Both solutions rely on electric mobility, but in different ways. Here we explain to you the differences between the electric vehicle and the plug-in hybrid.
Electric vehicles are increasingly more relevant in the automobile market, although manufacturers still offer several different options in their catalogues: 100% electric vehicles (BEV or Battery Electric Vehicles), hybrids, plug-in hybrids (PHEV or Plug-in Electric Vehicles), mild-hybrid… Today, we would like to explain you the main differences between the electric vehicle and the plug-in hybrid, which are two of the most popular choices.
Power systems. The first main difference between an electric vehicle and a plug-in hybrid is that the first one is powered only by an electric engine (which is fed by rechargeable batteries) and the second one has a double power system which combines rechargeable batteries (which are, unlike traditional hybrid cars, charged by plugging them into an electric charging station) plus a back-up gasoline engine.
Silent zero-emission mode. As electric cars are always powered by their electric engines, they have zero emissions and silent operation. This does not happen with plug-in vehicles, as when they are using their traditional engine they cause pollution and noise.
Savings. The reduced cost per kilometre of electric vehicles makes them more economical in daily use. Also, their mechanic system is simpler so they require less maintenance.
Driving range. Another one of the great differences between plug-in hybrids and electric vehicles lies in their range. PHEVs offer a much more limited range in electric mode (generally a maximum of 50 kilometres against the 200 km. of many electric models). However, thanks to the added value provided by its traditional fuel engine its total range is much better and it may be even longer than that of a traditional vehicle (approx. 800-1,000 km.)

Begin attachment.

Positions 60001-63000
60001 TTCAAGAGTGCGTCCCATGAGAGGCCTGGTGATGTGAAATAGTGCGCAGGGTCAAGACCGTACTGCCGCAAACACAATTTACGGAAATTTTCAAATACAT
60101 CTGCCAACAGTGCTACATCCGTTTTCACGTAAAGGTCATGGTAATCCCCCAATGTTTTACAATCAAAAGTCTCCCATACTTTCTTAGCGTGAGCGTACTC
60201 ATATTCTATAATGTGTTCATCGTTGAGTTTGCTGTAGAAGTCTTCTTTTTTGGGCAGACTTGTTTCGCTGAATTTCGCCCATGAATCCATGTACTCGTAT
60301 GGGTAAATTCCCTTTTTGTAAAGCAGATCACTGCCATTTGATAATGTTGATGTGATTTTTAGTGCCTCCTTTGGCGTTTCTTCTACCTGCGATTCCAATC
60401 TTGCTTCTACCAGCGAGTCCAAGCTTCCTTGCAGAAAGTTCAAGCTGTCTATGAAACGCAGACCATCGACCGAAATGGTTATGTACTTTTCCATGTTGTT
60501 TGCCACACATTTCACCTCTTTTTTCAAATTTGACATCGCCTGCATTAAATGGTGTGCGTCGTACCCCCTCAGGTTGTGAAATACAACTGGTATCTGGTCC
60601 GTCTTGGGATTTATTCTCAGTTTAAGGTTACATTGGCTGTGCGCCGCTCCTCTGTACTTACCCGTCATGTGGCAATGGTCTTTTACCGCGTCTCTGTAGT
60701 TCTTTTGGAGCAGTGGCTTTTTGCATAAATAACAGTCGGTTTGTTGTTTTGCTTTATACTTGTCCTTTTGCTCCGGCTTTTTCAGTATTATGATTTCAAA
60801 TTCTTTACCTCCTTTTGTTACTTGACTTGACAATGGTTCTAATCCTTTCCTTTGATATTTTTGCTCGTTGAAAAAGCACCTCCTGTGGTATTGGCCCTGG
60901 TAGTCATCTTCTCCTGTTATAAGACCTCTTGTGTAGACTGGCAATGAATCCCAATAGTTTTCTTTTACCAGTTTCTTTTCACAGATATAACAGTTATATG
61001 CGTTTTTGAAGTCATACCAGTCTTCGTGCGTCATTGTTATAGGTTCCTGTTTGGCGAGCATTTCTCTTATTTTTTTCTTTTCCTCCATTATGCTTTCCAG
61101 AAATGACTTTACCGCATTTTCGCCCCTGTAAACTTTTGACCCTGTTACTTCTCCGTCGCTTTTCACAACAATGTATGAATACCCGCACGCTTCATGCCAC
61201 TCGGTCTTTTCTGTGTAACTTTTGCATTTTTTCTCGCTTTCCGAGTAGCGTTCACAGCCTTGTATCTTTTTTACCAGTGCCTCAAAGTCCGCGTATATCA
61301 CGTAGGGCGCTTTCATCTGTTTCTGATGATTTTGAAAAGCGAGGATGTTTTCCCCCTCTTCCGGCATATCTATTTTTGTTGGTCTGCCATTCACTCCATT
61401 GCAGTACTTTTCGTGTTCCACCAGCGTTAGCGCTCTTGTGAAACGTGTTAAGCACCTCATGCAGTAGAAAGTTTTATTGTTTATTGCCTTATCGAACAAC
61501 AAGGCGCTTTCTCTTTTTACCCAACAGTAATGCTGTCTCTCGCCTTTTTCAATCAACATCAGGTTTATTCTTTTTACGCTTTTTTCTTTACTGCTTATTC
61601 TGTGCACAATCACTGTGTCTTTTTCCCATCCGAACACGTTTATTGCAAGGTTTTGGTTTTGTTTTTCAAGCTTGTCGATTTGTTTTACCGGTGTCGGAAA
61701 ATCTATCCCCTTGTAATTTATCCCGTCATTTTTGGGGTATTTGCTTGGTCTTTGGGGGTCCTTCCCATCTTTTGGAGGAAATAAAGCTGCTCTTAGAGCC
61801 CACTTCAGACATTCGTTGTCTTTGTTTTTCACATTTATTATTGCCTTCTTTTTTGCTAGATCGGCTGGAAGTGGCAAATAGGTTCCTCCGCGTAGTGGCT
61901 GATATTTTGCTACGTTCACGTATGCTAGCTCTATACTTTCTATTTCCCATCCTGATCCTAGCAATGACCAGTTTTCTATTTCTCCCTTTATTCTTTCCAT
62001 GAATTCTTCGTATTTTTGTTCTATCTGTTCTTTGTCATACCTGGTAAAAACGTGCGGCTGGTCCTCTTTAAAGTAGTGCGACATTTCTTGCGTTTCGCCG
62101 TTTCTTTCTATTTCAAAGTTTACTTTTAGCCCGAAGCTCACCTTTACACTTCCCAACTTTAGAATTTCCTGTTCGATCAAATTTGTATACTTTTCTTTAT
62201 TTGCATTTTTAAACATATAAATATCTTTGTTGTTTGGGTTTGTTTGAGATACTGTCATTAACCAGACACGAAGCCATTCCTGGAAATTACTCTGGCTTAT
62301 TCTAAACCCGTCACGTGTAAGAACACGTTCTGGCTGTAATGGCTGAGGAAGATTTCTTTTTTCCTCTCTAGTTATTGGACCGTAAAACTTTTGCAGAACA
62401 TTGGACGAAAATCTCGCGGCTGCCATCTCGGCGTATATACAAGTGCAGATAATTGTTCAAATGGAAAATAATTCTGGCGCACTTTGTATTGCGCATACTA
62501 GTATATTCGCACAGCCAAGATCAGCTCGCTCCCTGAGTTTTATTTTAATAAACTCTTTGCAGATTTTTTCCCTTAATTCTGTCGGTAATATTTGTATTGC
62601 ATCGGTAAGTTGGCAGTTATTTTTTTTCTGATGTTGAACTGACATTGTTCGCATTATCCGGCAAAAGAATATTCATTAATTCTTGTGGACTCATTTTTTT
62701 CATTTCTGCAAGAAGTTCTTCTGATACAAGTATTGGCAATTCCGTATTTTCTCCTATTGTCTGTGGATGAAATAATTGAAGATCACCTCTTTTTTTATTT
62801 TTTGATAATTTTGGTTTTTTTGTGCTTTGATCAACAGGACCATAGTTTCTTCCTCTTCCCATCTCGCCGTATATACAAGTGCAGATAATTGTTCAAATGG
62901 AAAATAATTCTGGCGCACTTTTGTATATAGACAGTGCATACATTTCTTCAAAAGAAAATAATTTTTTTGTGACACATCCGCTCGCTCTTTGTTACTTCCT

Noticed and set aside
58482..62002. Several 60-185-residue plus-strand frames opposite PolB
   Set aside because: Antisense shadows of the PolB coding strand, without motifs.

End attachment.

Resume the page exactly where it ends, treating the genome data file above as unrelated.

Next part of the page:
Performance. As we have already explained, the combination of two types of mechanics makes plug-in hybrids offer higher performance in several aspects, like their maximum speed and the already mentioned driving range.
DGT’s Zero Label. While electric vehicles have the “Zero” label provided by the DGT (the Traffic Authority in Spain), which means that they can be parked for free in regulated parking areas in most of the Spanish cities, plug-in hybrid vehicles only obtain such label when they have a minimum driving range in electric mode of at least 40 kilometres.
Vehicle registration tax. Differences between electric vehicles and plug-in hybrids also affects the vehicle registration tax. EVs are exempt from such tax, while PHEVs receive a tax credit based on their emission level.
What car is best for what: electric or plug-in hybrid? In summary and considering that the specific needs of a driver can influence the choice of one vehicle over another, in general terms, it can be concluded that electric vehicles are especially useful for those who drive within the city or near it (because of their longer driving range in electric mode, parking advantages and possibility of driving through restricted areas, etc.). On the other hand, and thanks to their total driving range and performance, plug-in hybrids are more suitable for drivers who need to cover longer distances.